Pat Buchanan on the Republican Party's historical opposition to free trade deals

Arch-conservative Patrick J Buchanan's May column in American Conservative (an organ he founded) traces the history of the Republican Party's position on free trade, arguing that the "party of Lincoln" opposed free trade deals from its first days (Lincoln: "I am in favor of a national bank… and a high protective tariff") through to Reagan's tariffs against Japanese motorcycles.

Buchanan blames the current Republican ideological obsession with free trade on reading too much Ayn Rand, and says that Speaker Paul Ryan should read more history and less Rand.

The subtext of this argument is fascinating, since presumptive Republican nominee Donald Trump's call for high tariffs and an end to free trade deals like TPP and even NAFTA have caused substantial upset in the GOP establishment. Buchanan's message to the Republican Party appears to be that Trump represents a truer conservative vision than the Tea Party leadership and power-brokers like the Koch brothers.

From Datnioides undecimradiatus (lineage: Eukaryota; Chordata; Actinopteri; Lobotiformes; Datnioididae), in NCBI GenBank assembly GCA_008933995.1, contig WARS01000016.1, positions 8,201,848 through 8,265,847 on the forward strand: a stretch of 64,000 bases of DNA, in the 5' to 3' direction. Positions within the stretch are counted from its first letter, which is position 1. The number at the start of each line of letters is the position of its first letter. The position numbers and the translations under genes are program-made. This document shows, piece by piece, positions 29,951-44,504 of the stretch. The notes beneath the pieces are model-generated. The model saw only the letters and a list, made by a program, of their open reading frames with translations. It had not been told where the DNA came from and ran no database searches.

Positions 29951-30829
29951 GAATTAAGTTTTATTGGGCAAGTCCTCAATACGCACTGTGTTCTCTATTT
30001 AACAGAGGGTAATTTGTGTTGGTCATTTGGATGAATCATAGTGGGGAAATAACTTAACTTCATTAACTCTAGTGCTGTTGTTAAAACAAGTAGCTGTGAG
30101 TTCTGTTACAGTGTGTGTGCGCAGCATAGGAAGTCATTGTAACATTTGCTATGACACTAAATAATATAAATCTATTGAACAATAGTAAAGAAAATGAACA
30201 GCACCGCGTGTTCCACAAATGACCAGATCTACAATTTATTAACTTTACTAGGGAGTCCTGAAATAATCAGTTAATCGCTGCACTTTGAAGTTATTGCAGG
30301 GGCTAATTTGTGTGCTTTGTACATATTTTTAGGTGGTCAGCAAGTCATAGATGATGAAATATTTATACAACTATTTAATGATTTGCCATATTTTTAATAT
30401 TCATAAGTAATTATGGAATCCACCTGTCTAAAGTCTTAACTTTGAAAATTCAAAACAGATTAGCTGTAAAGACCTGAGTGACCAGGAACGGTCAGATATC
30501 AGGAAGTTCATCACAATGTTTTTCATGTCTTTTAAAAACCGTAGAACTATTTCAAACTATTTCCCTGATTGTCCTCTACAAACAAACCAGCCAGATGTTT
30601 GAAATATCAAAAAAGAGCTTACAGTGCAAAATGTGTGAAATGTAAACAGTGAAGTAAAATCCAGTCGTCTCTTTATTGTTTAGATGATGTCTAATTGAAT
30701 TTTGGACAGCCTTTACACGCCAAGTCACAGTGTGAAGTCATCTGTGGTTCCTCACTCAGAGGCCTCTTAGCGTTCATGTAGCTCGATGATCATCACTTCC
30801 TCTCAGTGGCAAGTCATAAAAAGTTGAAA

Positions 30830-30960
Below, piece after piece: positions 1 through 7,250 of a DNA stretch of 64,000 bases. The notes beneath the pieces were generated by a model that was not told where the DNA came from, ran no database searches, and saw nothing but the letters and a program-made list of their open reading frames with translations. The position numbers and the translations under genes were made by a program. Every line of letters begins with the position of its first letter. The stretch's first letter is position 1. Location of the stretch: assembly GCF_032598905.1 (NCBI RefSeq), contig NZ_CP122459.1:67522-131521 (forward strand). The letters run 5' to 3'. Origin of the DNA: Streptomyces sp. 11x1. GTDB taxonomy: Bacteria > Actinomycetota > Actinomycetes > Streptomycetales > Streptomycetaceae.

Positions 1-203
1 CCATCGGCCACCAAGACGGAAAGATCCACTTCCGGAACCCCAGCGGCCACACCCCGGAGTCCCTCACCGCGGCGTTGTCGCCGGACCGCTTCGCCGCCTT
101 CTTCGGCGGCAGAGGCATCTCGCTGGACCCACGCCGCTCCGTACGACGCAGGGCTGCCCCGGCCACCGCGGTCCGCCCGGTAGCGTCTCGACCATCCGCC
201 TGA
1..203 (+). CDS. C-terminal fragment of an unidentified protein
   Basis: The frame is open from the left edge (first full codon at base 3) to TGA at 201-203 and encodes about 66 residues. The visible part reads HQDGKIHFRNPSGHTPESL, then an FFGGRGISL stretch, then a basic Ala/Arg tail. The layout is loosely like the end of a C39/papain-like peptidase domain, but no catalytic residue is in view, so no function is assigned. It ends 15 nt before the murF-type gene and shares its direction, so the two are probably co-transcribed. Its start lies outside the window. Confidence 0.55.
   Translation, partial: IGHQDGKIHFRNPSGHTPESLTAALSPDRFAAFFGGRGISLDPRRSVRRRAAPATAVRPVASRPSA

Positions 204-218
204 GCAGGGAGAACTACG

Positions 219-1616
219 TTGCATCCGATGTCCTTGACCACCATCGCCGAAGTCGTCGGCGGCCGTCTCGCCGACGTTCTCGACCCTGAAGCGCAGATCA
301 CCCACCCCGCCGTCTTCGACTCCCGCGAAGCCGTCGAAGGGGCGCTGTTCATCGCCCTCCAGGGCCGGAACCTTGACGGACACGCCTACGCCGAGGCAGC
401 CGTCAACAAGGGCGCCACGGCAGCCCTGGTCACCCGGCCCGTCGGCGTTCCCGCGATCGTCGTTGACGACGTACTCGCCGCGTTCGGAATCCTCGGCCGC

He also takes a potshot at goldbugs, arguing that Nixon ended the gold standard (considered an original sin by many libertarians, inflation hawks, gold-buyers and even bitcoiners) because "the Brits [were] coming for our gold."

"Pernicious indulgence in the doctrine of free trade seems inevitably to produce fatty degeneration of the moral fibre," wrote the Rough Rider, "I thank God I am not a free trader."

When the GOP returned to power after President Wilson, they enacted the Fordney-McCumber Tariff of 1922. For the next five years, the economy grew 7 percent a year. While the Smoot-Hawley Tariff, signed eight months after the Crash of '29, was blamed for the Depression, Nobel laureate Milton Friedman ferreted out the real perp, the Federal Reserve.

Every Republican platform from 1884 to 1944 professed the party's faith in protection. Free trade was introduced by the party of Woodrow Wilson and FDR. Our modern free-trade era began with the Trade Expansion Act of 1962. Among the eight no votes in the Senate were Barry Goldwater and Prescott Bush.

Free Trade vs. the Republican Party
[Patrick J. Buchanan/The American Conservative]

(via Naked Capitalism)